Editorial

Parks director set high bar in Johnson County

Updated: 2013-11-13T00:56:46Z

After more than a decade of service to residents, Johnson County Park and Recreation Director Michael Meadors will retire in December.

He leaves behind an agency that is well regarded and successfully broadened its offerings since he took over in mid-2001.

Meadors has overseen a welcome expansion of parks. Some of the most significant programs he led were developing the Heritage Soccer Park, a well-used attraction, and better maintaining Antioch and Shawnee Mission parks. The two older parks are still popular decades after they opened.

Meadors also was in charge during a time of healthy growth in user fees for the department. That was a wise move to protect and improve public park access.

People who directly benefited from park facilities paid a bit more to use them.

And the fees have grown in importance the last five years, when county commissioners in tight economic times cut the growth rate in taxpayer spending for a number of agencies.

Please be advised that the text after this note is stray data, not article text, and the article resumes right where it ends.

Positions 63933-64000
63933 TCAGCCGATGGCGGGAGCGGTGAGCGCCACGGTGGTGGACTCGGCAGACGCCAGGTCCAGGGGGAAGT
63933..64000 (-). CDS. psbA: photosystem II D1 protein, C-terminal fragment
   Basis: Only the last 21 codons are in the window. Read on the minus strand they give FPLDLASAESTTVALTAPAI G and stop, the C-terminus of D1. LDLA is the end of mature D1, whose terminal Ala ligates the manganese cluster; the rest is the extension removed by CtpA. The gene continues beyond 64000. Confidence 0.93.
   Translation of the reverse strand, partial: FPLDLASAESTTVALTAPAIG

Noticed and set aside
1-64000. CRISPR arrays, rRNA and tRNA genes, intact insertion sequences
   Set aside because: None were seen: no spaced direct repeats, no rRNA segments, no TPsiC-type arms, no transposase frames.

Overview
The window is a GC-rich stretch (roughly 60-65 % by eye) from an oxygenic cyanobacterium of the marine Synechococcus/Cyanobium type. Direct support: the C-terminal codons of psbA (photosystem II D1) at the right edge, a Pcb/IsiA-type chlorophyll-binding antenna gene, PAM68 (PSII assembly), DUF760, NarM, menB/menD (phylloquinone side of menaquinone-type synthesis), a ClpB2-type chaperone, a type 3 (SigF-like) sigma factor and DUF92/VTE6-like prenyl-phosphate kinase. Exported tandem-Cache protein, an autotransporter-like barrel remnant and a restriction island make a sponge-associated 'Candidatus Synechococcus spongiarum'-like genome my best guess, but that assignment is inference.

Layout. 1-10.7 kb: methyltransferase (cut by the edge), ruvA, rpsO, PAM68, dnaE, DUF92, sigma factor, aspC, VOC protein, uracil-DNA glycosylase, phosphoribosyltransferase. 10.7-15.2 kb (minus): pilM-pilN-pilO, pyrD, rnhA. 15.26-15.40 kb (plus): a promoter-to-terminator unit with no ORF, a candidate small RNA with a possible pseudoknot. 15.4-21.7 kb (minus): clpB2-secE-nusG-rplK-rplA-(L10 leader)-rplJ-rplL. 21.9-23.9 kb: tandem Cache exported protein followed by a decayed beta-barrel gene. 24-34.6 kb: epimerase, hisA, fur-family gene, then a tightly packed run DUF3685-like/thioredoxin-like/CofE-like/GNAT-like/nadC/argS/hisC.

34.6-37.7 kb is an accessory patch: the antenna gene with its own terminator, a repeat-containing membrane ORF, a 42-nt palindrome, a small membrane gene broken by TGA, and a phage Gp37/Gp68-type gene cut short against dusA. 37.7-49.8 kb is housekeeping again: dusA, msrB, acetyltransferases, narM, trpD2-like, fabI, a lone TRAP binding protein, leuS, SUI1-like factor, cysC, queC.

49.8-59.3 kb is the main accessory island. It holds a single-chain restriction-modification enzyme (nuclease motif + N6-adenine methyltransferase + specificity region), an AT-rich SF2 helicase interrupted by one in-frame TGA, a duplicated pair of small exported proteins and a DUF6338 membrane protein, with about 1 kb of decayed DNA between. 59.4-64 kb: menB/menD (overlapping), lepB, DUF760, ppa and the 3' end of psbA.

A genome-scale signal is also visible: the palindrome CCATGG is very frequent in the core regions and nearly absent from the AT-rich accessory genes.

Meadors has been active in statewide and national parks and recreation groups, reflecting the growing reputation during his tenure of Johnson County’s efforts. He also gained from decisions made in previous decades, when park officials set aside land in Johnson County for the enjoyment of all residents.

Looking ahead, the next director — along with the County Commission — must find good ways to adequately finance bigger parks and more programs in the fast-growing county.

Meadors set a high bar for his successor. Parks are worth the attention and investment given their importance to the county’s future.

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